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New Zealand Journal of Forestry (2007) 52(1): 14–23
©New Zealand Institute of Forestry

Research article
Impact of planting stock quality on initial growth and survival of radiata pine clones and modelling initial growth and survival

Rajesh K. Sharma , Euan G. Mason and Charles Sorensson

The effectiveness of several morphological characteristics of planting stock as indicators of field performance was assessed in an experiment established with ten radiata pine clones at Dalethorpe, Canterbury, New Zealand. Greater initial heights of three clones resulted in transplant stress. Sturdiness was the best predictor of survival in a plot level analysis and initial heights were the best predictors of survival during the first year after planting in a individual tree level analysis. Morphological differences between clones resulted in differences in survival up to age 4. Overall variability in height and diameter at breast height over bark at age 4 was more in clonal mixture plots compared to monoclonal plots. Greater variability in sizes of planting stock and dominance and suppression of clones in clonal mixture plots further enhanced the variability. Uniformity of raw materials, and risks of insect-pest and diseases were found to be important factors affecting decisions regarding choice between modes of deployment.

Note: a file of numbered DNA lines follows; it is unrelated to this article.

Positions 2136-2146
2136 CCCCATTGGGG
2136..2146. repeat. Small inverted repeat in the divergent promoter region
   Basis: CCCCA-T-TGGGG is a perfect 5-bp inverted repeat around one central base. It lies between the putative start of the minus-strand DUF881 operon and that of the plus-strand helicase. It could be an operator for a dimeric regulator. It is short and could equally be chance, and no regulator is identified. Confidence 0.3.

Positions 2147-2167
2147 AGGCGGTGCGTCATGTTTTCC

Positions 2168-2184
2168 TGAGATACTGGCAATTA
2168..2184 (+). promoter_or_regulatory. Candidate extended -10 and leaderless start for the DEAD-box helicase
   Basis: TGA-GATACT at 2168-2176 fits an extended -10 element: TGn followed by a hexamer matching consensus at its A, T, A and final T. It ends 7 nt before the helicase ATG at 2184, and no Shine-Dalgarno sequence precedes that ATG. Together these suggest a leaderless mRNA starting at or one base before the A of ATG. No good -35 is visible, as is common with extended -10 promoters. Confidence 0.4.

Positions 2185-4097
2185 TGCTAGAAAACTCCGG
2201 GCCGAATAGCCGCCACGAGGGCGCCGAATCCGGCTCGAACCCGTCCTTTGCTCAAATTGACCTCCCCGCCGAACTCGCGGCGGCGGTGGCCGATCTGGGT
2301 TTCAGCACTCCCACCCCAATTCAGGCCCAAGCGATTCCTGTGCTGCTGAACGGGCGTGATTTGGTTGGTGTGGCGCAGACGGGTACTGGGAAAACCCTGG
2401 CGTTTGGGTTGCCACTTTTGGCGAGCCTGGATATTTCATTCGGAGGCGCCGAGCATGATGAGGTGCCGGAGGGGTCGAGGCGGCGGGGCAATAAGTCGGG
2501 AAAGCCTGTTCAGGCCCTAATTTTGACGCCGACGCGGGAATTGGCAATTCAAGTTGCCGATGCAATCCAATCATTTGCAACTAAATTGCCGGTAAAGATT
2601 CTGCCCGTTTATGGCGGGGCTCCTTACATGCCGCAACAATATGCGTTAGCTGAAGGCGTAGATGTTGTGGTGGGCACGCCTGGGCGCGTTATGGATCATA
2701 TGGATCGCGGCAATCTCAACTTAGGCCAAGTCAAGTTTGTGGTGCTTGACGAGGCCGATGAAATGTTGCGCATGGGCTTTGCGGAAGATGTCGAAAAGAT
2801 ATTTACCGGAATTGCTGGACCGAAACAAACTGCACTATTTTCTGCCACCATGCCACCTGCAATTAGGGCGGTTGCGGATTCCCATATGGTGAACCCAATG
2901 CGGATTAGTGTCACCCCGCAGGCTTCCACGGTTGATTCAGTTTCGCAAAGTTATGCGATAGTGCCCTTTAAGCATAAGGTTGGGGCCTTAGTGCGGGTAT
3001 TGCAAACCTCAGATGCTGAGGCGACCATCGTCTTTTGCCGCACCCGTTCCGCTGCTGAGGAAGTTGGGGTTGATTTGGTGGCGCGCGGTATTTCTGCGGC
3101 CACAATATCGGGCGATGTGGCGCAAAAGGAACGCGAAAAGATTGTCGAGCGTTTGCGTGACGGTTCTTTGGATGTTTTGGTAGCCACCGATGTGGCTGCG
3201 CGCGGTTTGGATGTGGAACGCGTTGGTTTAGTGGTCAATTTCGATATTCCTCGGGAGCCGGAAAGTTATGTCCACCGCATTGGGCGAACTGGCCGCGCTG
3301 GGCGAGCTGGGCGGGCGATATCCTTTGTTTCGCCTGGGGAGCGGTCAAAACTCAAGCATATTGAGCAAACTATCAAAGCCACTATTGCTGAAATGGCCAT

Keywords: Transplant stress; shoot: root ratio; root-fibrosity, sturdiness; survival, risks and deployment strategies

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